Bombarded by radiation leaking from the crippled reactors, many knew that they might not survive the ordeal, nor escape the host of radiation-caused diseases likely to hit them in the future.
But they persevered nonetheless, aware that they were the nation's only hope of preventing a catastrophic nuclear disaster.
'If we act now,' one man told his family, 'we can change the future of the nuclear power plant. I will go there with this mission.'
Such poignant messages sent home by the crew dubbed the Fukushima 50 reveal both a sense of doom as well as the courage keeping the workers there.
One said he was accepting his fate 'like a death sentence'. Another, having absorbed a near-lethal dose of radiation, told his wife: 'Please continue to live well, I cannot be home for a while.'
Yet, when Ms Otsuki was finally evacuated on Monday, she was surprised to discover that her countrymen did not seem too grateful for such acts of heroism, and decided to speak out this week.
In a blog translated by The Straits Times, she described the harrowing hours that followed last week's quake and tsunami.
'In the midst of the tsunami alarm at 3am in the night when we couldn't even see where we were going, we carried on working to restore the reactors from where we were, right by the sea, with the realisation that this could be certain death,' she wrote.
'The machine that cools the reactor is just by the ocean, and it was wrecked by the tsunami. Everyone worked desperately to try to restore it. Fighting fatigue and empty stomachs, we dragged ourselves back to work.
'There are many who haven't got in touch with their family members, but are facing the present situation and working hard.'
While Ms Otsuki has been evacuated - as have most of the plant's 1,800 employees - a small number of workers continue to soldier on at the plant, in a desperate bid to prevent a full-scale disaster.
Known as the Fukushima 50 for their 50-person shifts, the nameless, faceless group is believed to number 180 to 200, and has become a national symbol of bravery and self-sacrifice.
Prime Minister Naoto Kan personally acknowledged their crucial presence, telling them: 'You are the only ones who can resolve the crisis. Retreat is unthinkable.'
Experts have said that radiation levels at the plant are high enough to kill the Fukushima 50 soon, or cause them appalling illnesses in the years to come. The full-body jumpsuits with hoods that they wear are not enough to stop the contamination.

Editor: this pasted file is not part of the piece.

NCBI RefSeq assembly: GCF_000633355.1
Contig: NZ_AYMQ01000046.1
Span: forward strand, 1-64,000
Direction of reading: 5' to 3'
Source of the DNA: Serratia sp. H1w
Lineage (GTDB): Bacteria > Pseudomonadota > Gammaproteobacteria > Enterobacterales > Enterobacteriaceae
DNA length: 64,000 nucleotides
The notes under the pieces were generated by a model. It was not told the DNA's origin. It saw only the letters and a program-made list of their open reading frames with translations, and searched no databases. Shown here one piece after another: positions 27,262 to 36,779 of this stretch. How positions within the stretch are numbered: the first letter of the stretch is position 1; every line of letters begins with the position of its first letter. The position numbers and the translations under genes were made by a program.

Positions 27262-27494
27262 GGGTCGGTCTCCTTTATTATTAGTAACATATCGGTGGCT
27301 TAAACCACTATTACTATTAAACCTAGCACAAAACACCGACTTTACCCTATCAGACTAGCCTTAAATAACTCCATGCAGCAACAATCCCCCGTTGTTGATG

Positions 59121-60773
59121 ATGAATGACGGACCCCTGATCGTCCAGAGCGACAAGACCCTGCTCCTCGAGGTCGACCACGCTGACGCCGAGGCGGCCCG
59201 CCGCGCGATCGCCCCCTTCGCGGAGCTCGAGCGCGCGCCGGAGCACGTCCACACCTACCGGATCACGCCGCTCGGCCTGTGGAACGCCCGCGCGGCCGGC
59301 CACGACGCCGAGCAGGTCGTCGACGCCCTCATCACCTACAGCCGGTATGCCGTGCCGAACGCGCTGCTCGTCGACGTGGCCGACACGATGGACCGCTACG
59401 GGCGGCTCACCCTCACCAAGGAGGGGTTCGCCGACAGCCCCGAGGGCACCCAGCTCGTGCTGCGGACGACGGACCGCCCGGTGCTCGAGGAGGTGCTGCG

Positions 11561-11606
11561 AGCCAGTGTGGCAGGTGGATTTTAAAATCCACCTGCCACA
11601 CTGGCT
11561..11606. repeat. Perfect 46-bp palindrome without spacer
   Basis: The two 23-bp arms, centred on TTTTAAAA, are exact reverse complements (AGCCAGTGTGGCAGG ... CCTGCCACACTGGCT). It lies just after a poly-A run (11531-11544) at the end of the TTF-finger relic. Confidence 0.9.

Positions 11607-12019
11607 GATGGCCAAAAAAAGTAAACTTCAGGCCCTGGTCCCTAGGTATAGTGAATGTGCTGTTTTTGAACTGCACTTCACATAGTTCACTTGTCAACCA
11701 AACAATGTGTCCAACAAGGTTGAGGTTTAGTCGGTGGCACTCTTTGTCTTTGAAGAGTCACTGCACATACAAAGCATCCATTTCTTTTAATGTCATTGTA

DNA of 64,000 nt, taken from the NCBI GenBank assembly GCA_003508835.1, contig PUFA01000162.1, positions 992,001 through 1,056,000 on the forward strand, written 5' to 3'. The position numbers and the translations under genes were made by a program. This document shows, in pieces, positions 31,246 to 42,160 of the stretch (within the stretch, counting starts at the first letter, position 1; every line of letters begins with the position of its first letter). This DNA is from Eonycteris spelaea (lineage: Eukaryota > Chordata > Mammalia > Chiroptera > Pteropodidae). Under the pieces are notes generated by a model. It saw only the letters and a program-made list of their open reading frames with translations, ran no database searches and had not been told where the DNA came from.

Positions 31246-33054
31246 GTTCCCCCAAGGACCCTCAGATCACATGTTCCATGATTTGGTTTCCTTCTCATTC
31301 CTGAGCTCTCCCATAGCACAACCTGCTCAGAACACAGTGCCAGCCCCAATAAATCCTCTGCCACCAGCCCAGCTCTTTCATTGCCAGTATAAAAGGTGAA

Believed to be made up mostly of front-line technicians and firemen who know the plant the best, they have been fighting fires and trying to restore cooling systems to prevent spent fuel rods and the reactors from heating up, exploding and spewing deadly radiation into the air.
Heartbreaking messages to their families, reported on Japanese media, show that they are under little illusion about the risks they face,
'My father is still working at the plant,' said one worker's daughter. 'He says he's accepted his fate, much like a death sentence.'
Another woman said her father, a 59-year-old veteran power plant worker, volunteered to stay on despite being due to retire in September.
'At home, he doesn't seem like someone who could handle big jobs,' she wrote on microblogging site Twitter. 'But today, I was really proud of him.'
Another woman said of her husband: 'I didn't want him to go. But he's been working in the nuclear industry since he was 18 and he's confident it's safe.'
Making it even harder for the families is the knowledge that the workers are labouring in severe conditions.
Working in shifts and taking turns to sleep and eat in small decontaminated areas, they are reportedly running out food, according to one worker's daughter.
Already, five workers have reportedly died, two are missing, and at least 21 have been injured. Twenty are said to have been exposed to excessive radiation.
In her blog, Ms Otsuki refuted accusations that the nuclear plant's workers had shirked their responsibilities.
'Everyone at the power plant is battling on, without running away,' she wrote. 'To all the residents who have been alarmed and worried, I am truly deeply sorry...there are people working to protect all of you, even in exchange for their own lives.'
Another woman whose father worked at the plant wrote on Twitter: 'People at the plant are struggling, sacrificing themselves to protect you.
'Please, Dad, come back alive.'
'Everyone at the power plant is battling on, without running away. To all the residents who have been alarmed and worried, I am truly deeply sorry...
There are people working to protect all of you, even in exchange for their own lives.'
Ms Michiko Otsuki
'Please continue to live well, I cannot be home for a while.'
One of the Fukushima 50 to his wife
'My father is still working at the plant. He says he's accepted his fate, much like a death sentence.'
Daughter of one of the nuclear plant workers
NEW Year’s resolutions often have to do with eating more healthfully, going to the gym more, giving up sweets, losing weight — all admirable goals aimed at improving one’s physical health. Most people, though, do not realize that they can strengthen their brains in a similar way.
While some areas of the brain are hard-wired from birth or early childhood, other areas — especially in the cerebral cortex, which is central to higher cognitive powers like language and thought, as well as sensory and motor functions — can be, to a remarkable extent, rewired as we grow older. In fact, the brain has an astonishing ability to rebound from damage — even from something as devastating as the loss of sight or hearing. As a physician who treats patients with neurological conditions, I see this happen all the time.